Development and Validation of a Risk Score for Post-Infectious Irritable Bowel Syndrome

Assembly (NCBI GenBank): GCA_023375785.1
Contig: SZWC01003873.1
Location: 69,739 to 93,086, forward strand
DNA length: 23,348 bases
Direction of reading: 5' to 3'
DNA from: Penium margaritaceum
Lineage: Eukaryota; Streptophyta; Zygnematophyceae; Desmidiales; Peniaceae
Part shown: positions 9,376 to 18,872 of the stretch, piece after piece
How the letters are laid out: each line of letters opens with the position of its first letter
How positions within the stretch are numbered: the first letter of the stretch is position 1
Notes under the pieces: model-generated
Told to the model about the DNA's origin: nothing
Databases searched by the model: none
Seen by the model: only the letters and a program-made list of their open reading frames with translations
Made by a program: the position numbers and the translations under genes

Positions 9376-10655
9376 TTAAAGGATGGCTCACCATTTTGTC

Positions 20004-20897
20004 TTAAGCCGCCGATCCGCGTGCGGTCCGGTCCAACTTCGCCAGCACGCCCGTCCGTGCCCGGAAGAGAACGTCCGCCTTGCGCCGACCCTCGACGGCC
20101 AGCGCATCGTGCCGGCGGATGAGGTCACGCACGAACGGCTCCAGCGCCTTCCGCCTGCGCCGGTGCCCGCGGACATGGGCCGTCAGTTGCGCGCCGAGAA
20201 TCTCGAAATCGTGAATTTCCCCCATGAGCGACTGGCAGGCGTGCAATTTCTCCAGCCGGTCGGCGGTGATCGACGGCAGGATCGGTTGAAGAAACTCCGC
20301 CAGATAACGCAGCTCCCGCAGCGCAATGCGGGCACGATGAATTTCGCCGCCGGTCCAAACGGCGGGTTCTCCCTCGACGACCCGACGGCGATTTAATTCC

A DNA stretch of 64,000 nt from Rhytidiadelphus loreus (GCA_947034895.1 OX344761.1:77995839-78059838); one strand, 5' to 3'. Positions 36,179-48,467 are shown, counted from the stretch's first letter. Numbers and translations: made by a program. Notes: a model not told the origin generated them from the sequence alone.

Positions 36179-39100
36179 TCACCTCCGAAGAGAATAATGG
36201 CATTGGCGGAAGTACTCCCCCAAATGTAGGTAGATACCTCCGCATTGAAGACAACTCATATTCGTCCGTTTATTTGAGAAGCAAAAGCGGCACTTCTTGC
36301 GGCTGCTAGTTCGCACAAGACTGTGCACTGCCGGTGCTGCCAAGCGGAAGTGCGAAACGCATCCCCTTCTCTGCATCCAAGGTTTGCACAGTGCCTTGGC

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OBJECTIVES: Acute gastroenteritis (GE) is an important risk factor for the development of irritable bowel syndrome (IBS). We used observational data from the Walkerton Health Study (WHS) to develop and validate a risk score for post-infectious (PI) IBS. METHODS: Model derivation and validation were based on a split-sample method from a cohort of patients with exposure to GE (n=1,368). Study participants were randomly assigned to the derivation and validation cohorts in a 1:1 ratio. Within the derivation cohort, univariate and multivariable logistic regression were used to identify risk factors associated with IBS. The risk model was then applied to the validation cohort. Overall model performance was assessed using the area under the receiver operating curve (ROC). The risk score was developed using multivariable regression coefficients obtained from the derivation set and validated in the validation set. Classification and regression tree (CART) modeling was used to determine cutoff values for high, intermediate, and low risk based on the total score. RESULTS: Nine variables were identified as important predictors of IBS (gender, age<60, longer duration of diarrhea, increased stool frequency, abdominal cramping, bloody stools, weight loss, fever, and psychological disorders (anxiety and depression)). The discriminatory power of the risk model based on the area under ROC was 0.70 and was similar in the validation set. The risk score model showed good accuracy in both the derivation and validation sets and was able to distinguish among cohorts at low, intermediate, and high risk for developing PI-IBS. Percentages of patients with PI-IBS in the low, intermediate and high risk were 10, 35, and 60% in the derivation cohort and 17, 36, and 62% in the validation cohort. CONCLUSIONS: A simple risk tool that uses demographics and symptoms of acute GE can predict which patients with acute GE are at risk of developing PI-IBS. This tool may be used clinically to assess risk and to guide treatment.
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